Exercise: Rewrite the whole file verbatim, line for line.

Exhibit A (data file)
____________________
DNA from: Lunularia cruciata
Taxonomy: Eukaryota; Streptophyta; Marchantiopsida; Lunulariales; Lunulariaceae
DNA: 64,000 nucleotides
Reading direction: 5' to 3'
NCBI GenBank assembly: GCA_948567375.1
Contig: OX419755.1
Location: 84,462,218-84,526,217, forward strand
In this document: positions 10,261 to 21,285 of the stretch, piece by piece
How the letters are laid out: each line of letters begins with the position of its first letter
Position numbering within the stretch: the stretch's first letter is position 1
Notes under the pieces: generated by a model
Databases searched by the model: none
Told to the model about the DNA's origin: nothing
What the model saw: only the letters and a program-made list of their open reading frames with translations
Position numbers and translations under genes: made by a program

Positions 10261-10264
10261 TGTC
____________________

DNA from: Lunularia cruciata
Taxonomy: Eukaryota; Streptophyta; Marchantiopsida; Lunulariales; Lunulariaceae
DNA: 64,000 nucleotides
Reading direction: 5' to 3'
NCBI GenBank assembly: GCA_948567375.1
Contig: OX419755.1
Location: 84,462,218-84,526,217, forward strand
In this document: positions 10,261 to 21,285 of the stretch, piece by piece
How the letters are laid out: each line of letters begins with the position of its first letter
Position numbering within the stretch: the stretch's first letter is position 1
Notes under the pieces: generated by a model
Databases searched by the model: none
Told to the model about the DNA's origin: nothing
What the model saw: only the letters and a program-made list of their open reading frames with translations
Position numbers and translations under genes: made by a program

Positions 10261-10264
10261 TGTC